Authors : Jaime A. Teixeira da Silva, Panagiotis Tsigaris
This paper aims to address the issue of predatory publishing, sensu lato. To achieve this, we offer our perspectives, starting initially with some background surrounding the birth of the concept, even though the phenomenon may have already existed long before the popularization of the term “predatory publishing”.
The issue of predation or “predatory” behavior in academic publishing is no longer limited to open access (OA). Many of the mainstream publishers that were exclusively subscription-based are now evolving towards a state of complete OA.
Academics seeking reliable sources of journals to publish their work tend to rely on a journal’s metrics such as citations and indexing, and on whether it is blacklisted or whitelisted.
Jeffrey Beall raised awareness of the risks of “predatory” OA publishing, and his blacklists of “predatory” OA journals and publishers began to be used for official purposes to distinguish valid from perceived invalid publishing venues.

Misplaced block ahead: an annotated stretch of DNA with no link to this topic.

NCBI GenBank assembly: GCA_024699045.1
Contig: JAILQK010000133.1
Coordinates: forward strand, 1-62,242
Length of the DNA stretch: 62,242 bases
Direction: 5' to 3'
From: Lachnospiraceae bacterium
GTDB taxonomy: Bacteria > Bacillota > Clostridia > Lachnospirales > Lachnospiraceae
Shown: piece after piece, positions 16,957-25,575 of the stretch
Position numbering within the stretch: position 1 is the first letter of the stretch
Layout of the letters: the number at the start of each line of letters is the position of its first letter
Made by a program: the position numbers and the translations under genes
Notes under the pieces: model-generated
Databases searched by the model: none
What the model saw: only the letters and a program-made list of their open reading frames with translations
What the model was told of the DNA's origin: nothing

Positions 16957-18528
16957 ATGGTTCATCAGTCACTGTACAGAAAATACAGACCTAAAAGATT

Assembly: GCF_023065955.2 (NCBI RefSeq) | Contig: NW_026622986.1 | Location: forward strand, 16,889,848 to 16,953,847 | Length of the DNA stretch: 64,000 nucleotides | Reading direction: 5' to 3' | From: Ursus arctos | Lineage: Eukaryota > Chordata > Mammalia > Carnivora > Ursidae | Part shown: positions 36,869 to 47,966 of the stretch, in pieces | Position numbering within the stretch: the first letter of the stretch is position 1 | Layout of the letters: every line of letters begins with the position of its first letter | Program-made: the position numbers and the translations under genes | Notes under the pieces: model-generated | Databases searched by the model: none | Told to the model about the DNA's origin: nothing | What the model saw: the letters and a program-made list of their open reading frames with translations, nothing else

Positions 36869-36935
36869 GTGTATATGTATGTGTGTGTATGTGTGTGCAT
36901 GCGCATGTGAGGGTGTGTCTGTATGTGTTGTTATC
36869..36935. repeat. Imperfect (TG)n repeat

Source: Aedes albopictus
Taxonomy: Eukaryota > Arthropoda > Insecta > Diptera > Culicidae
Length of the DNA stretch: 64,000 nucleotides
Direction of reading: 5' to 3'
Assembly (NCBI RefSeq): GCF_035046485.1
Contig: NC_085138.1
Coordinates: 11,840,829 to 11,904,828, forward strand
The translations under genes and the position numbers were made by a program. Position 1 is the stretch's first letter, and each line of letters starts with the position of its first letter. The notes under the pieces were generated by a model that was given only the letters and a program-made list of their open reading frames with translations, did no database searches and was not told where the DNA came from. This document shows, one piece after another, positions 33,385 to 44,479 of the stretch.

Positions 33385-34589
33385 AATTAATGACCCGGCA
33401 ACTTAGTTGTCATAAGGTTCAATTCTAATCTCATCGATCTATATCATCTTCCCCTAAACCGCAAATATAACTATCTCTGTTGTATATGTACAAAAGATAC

We initially reflect on why we believe the blacklists created by Beall were flawed, primarily due to the weak set of criteria confusing non-predatory with true predatory journals leading to false positives and missing out on blacklisting true predatory journals due to false negatives.
Historically, most critiques of “predatory publishing” have relied excessively on Beall’s blacklists to base their assumptions and conclusions but there is a need to look beyond these.
There are currently a number of blacklists and whitelists circulating in academia, but they all have imperfections, such as the resurrected Beall blacklists, Crawford’s OA gray list based on Beall’s lists, Cabell’s new blacklist with about 11,000 journals, the DOAJ with about 11,700 OA journals, and UGC, with over 32,600 journals prior to its recent (May 2018) purge of 4305 journals.
The reader is led into a discussion about blacklists’ lack of reliability, using the scientific framework of conducting research to assess whether a journal could be predatory at the pre- and post-study levels. We close our discussion by offering arguments why we believe blacklists are academically invalid.